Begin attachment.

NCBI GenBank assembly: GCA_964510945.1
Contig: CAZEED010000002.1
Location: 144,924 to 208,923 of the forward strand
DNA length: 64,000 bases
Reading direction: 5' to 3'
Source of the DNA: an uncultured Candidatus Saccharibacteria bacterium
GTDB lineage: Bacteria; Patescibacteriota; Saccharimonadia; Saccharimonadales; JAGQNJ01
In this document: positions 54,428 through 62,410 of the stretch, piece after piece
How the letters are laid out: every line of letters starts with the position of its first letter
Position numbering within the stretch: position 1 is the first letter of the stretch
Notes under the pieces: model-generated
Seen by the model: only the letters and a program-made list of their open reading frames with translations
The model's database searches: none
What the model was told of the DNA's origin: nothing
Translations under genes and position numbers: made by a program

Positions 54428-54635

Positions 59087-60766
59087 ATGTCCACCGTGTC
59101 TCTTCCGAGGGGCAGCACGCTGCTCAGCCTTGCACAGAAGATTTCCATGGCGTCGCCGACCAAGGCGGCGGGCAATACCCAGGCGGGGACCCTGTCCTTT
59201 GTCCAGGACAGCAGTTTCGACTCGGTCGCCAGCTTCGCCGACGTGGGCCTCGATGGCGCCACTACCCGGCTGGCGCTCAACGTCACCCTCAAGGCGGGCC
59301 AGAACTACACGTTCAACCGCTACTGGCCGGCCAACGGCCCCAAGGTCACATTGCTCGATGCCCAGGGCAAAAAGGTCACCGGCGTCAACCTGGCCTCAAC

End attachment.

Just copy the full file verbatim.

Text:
NCBI GenBank assembly: GCA_964510945.1
Contig: CAZEED010000002.1
Location: 144,924 to 208,923 of the forward strand
DNA length: 64,000 bases
Reading direction: 5' to 3'
Source of the DNA: an uncultured Candidatus Saccharibacteria bacterium
GTDB lineage: Bacteria; Patescibacteriota; Saccharimonadia; Saccharimonadales; JAGQNJ01
In this document: positions 54,428 through 62,410 of the stretch, piece after piece
How the letters are laid out: every line of letters starts with the position of its first letter
Position numbering within the stretch: position 1 is the first letter of the stretch
Notes under the pieces: model-generated
Seen by the model: only the letters and a program-made list of their open reading frames with translations
The model's database searches: none
What the model was told of the DNA's origin: nothing
Translations under genes and position numbers: made by a program

Positions 54428-54635

Positions 59087-60766
59087 ATGTCCACCGTGTC
59101 TCTTCCGAGGGGCAGCACGCTGCTCAGCCTTGCACAGAAGATTTCCATGGCGTCGCCGACCAAGGCGGCGGGCAATACCCAGGCGGGGACCCTGTCCTTT
59201 GTCCAGGACAGCAGTTTCGACTCGGTCGCCAGCTTCGCCGACGTGGGCCTCGATGGCGCCACTACCCGGCTGGCGCTCAACGTCACCCTCAAGGCGGGCC
59301 AGAACTACACGTTCAACCGCTACTGGCCGGCCAACGGCCCCAAGGTCACATTGCTCGATGCCCAGGGCAAAAAGGTCACCGGCGTCAACCTGGCCTCAAC